Updating smear tests, which are currently used to detect just cervical cancer, to also assess ovarian and endometrial forms of the disease could save thousands of women’s lives, new research suggests.
Routine cervical screening, which reveals potentially cancerous cells on the entrance to the uterus, also accurately detects 81 per cent of endometrial and 33 per cent of ovarian cancers, a study found.
The findings come as people are taking to Twitter, on the ninth anniversary of Jade Goody’s death from cervical cancer, urging women to continue having life-saving smear tests. The former Big Brother star lost her battle to the disease in 2009.
Study author Dr Amanda Fader, from Johns Hopkins University, said: ‘If we could detect the cancers earlier or at a pre-cancerous state, there’s a potential to not only achieve more cures, but to preserve more fertility in many women.’
Although Jade Goody’s death was said to lead to an extra 400,000 women undergoing smear tests between 2008 and 2009, just 70-to-73 per cent of eligible women currently attend screenings.
Around 3,000 women are diagnosed with cervical cancer every year in the UK.
Updating smear tests could save thousands of women’s lives by detecting ovarian and endometrial cancers, as well as cervical, new research suggests (stock)
On the anniversary of Jade Goody’s death, Twitter users are urging women to have smear tests
WHAT IS A SMEAR TEST?
A smear test detects abnormal cells on the cervix, which is the entrance to the uterus from the vagina.
Removing these cells can prevent cervical cancer.
Most test results come back clear, however, one in 20 women show abnormal changes to the cells of their cervix.
In some cases, these need to be removed or can become cancerous.
Being screened regularly means any abnormal changes in the cells of the cervix can be identified at an early stage and, if necessary, treated to stop cancer developing (stock)
Cervical cancer most commonly affects sexually-active women aged between 30 and 45.
In the UK, the NHS Cervical Screening Programme invites women aged 25-to-49 for a smear every three years, those aged 50 to 60 every five years, and women over 65 if they have not been screened since 50 or have previously had abnormal results.
Women must be registered with a GP to be invited for a test.
In the US, tests start when women turn 21 and are carried out every three years until they reach 65.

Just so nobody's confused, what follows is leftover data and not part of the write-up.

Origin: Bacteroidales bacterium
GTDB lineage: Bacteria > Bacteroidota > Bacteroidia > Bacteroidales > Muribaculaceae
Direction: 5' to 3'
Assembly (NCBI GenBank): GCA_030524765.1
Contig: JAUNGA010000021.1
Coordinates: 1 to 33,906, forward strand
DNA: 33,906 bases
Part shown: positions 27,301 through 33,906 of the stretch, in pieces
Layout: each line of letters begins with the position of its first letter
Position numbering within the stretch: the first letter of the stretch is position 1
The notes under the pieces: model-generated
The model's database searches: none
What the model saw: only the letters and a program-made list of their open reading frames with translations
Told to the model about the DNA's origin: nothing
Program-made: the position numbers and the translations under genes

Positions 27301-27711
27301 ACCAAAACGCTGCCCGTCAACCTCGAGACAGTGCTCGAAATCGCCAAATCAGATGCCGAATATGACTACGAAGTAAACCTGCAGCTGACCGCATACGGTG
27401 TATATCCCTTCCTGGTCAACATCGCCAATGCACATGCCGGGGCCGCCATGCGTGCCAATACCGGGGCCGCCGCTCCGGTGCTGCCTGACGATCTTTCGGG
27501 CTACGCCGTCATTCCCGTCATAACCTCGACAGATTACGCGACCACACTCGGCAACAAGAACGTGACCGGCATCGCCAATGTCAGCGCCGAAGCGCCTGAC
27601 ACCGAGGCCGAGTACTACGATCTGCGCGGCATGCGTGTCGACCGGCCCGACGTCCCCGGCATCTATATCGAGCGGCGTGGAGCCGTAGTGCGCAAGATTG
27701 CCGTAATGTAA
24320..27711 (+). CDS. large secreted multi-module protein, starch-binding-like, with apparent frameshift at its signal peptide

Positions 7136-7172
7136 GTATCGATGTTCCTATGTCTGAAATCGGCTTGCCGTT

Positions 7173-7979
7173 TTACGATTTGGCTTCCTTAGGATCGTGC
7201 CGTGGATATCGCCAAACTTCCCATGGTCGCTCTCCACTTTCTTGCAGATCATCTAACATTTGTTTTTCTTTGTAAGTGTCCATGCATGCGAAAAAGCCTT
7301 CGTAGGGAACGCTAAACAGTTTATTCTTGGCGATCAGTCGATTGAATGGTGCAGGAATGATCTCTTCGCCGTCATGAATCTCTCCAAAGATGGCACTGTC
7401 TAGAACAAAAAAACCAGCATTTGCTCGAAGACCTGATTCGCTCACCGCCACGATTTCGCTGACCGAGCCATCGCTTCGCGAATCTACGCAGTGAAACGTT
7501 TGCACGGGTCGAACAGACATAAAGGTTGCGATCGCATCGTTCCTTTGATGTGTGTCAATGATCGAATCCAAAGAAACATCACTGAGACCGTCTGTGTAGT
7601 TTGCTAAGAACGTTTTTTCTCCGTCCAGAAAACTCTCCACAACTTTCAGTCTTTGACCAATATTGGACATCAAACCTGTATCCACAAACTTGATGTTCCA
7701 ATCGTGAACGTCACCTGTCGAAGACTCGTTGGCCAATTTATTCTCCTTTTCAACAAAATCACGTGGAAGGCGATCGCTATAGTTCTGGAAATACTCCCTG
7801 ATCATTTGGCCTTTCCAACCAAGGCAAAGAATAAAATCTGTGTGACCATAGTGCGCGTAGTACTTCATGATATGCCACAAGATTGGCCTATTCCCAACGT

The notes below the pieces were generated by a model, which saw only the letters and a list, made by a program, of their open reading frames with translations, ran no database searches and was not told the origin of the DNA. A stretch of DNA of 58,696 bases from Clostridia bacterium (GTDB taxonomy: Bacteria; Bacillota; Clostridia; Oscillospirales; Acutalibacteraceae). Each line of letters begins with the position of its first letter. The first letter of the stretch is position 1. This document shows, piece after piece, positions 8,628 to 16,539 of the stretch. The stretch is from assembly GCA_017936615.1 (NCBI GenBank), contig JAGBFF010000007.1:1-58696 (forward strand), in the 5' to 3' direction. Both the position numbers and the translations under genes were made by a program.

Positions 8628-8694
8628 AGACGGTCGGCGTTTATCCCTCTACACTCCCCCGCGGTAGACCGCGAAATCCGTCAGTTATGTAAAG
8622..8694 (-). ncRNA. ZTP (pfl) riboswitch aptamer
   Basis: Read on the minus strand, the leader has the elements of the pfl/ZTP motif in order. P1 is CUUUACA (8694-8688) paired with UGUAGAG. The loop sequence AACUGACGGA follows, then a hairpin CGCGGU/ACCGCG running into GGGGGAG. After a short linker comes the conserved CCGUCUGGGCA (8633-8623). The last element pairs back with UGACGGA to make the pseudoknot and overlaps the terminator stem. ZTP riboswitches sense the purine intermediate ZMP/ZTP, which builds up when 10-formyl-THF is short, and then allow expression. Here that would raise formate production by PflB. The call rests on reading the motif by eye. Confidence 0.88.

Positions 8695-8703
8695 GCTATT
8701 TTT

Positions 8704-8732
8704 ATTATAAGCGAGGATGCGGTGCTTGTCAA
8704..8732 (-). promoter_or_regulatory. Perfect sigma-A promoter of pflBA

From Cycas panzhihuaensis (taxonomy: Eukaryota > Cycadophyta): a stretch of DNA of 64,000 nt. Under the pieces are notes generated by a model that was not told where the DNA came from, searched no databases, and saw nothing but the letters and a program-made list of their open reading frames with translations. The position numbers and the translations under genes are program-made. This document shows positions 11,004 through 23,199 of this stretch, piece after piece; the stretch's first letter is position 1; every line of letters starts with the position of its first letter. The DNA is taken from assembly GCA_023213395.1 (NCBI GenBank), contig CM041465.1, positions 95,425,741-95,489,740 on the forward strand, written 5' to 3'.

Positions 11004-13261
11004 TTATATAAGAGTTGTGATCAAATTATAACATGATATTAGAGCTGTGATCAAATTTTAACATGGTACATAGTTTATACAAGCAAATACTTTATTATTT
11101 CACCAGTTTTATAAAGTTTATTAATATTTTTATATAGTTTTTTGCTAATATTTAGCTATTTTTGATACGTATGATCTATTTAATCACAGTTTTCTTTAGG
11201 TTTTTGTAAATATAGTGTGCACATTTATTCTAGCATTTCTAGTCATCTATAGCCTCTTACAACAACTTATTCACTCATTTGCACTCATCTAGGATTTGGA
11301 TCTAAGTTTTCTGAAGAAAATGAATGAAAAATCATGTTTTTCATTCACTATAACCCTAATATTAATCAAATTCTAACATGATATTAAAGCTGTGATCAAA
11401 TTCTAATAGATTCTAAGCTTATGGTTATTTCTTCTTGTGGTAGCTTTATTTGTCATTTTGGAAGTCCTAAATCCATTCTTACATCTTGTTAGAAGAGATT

Changes in cervical cells are often caused by the human papilloma virus (HPV), which can be transmitted during sex.
In January 2018, women shared selfies with smeared lipstick on social media to raise awareness of the importance of getting tested for cervical cancer in a campaign started by Jo’s Cervical Cancer Trust.
Celebrities including model and socialite Tamara Ecclestone, former I’m A Celebrity! star Rebekah Vardy and ex-Emmerdale actress Gaynor Faye joined in to support the #SmearForSmear campaign.
Socialite Tamara Ecclestone supported the Jo’s Trust’s #SmearForSmear campaign
‘There’s still a long way to go’
Results further suggest that when a so-called Tao brush, which resembles a pipe cleaner and reaches higher in a woman’s uterus, is used, endometrial cancer detection accuracy increases to 93 per cent and ovarian to 45 per cent.
Analysing DNA in patients’ blood for such tumours also improves ovarian cancer diagnosis by 63 per cent.
The researchers hope to conduct studies to further assess the new screening method, but warn it will likely at least two-to-three years before such a test is available.
Debbie Saslow, senior director of human papillomavirus (HPV)-related and women’s cancers for the American Cancer Society, who was not involved in the study, said: ‘This is a really early preliminary set of results that looks promising.
‘But there’s still a long way to go to know if this would actually be helpful.
‘I’m not saying it’s not promising. I’m just saying it’ll take a lot more work.’
How the research was carried out
The researchers analysed cervical fluid samples to assess 18 genes that are often mutated in endometrial or ovarian cancers.
Samples were collected from 656 women with such tumours, as well as 1,002 healthy women.
The findings were published in the journal Science Translational Medicine.
Men’s cancer charity Balls to Cancer is encouraging women not to let Jade’s death be in vain
Another Twitter user claimed smear tests can be ‘crap’ but urged women to go regardless
Jade’s cancer battle
Jade Goody, who died in the early hours of March 22 2009, was diagnosed with cervical cancer in August 2008.
This came after four cancer scares, which saw Jade collapse and produce abnormal results in smear tests.
That September, Jade was given a 65 per cent chance of survival and underwent a radical hysterectomy, followed by chemotherapy.
By February the cancer had spread to her liver, bowel and groin, with treatment, including emergency surgery to remove some of the tumours, focusing on prolonging her life.
Later that month, Jade’s publicist Max Clifford announced her cancer was terminal.
Off the back of this news, medical authorities in the UK reported a surge in requests from women for cervical-cancer screening.